Initiating their investigation shortly after the disaster, while search and rescue operations were ongoing, the NIST team initially conducted non-destructive testing on debris removed from the site. This phase of the investigation took place in a warehouse, where scientists and engineers examined the collected materials.
Currently, the NIST team, operating under the U.S. Department of Commerce, has moved approximately 400 substantial sections of steel-reinforced concrete, along with additional evidence, to a larger workspace. Here, specialized teams equipped with heavy machinery are commencing the process of extracting and testing concrete cores and samples of the reinforcing steel (rebar).
The overarching objective of the investigation is to comprehend the reasons behind the sudden collapse of a segment of the 12-story building. By uncovering the root causes, NIST aims to make recommendations for regulatory changes and building code revisions that could help prevent similar disasters in the future. The focus of much attention has been on potential construction defects that could have contributed to the deterioration of the building’s concrete and its reinforcing steel, as reported by the Miami Herald and other news outlets.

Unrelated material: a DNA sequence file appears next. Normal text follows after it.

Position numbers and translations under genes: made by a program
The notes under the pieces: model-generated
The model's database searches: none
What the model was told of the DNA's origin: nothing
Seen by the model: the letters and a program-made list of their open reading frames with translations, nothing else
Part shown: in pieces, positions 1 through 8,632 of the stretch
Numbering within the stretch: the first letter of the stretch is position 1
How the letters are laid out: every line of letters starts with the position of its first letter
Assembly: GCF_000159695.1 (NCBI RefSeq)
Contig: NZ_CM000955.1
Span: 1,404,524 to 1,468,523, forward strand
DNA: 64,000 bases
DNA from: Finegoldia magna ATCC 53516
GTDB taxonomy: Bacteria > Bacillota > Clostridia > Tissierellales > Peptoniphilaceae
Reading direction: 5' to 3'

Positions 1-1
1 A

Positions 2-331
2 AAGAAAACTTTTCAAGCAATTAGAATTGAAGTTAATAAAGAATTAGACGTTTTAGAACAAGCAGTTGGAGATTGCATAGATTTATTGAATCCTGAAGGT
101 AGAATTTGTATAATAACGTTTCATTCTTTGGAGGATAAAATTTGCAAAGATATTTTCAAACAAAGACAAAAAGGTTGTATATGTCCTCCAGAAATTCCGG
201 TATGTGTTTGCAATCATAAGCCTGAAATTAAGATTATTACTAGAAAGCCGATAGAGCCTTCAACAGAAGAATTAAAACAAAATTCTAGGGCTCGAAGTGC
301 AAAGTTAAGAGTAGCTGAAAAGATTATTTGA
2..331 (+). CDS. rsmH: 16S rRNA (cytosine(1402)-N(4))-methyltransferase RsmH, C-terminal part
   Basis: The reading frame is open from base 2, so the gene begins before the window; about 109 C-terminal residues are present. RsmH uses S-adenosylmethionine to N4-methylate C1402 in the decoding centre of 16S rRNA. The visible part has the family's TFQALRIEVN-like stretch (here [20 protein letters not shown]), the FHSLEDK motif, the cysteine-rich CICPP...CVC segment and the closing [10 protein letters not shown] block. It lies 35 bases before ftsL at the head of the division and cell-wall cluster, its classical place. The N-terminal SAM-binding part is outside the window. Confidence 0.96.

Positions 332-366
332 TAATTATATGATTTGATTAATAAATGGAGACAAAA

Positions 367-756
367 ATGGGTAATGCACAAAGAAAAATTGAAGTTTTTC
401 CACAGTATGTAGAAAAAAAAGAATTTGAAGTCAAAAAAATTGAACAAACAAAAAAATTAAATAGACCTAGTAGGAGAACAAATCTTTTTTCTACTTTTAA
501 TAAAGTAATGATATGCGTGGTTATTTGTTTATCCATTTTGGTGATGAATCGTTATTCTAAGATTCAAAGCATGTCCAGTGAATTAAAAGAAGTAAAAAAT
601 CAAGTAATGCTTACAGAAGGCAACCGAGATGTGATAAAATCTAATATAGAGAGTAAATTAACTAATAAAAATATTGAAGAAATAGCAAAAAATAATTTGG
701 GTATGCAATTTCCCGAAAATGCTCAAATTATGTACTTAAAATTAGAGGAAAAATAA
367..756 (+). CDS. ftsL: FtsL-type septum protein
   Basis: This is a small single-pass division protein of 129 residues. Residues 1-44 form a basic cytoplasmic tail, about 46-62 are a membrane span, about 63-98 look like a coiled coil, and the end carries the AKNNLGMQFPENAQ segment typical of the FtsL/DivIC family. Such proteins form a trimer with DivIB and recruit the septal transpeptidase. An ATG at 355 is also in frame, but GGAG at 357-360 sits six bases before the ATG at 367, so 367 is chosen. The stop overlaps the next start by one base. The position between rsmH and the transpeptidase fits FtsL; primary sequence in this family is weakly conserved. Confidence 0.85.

NIST acknowledges that the investigation into the Champlain Tower South collapse represents one of the most intricate and challenging endeavors of its kind, given the absence of an obvious initiating event for the collapse. The agency anticipates the completion of its investigation by the spring of 2024, followed by the issuance of a comprehensive report with recommendations one year later.
Original Article By Greg Allen NPR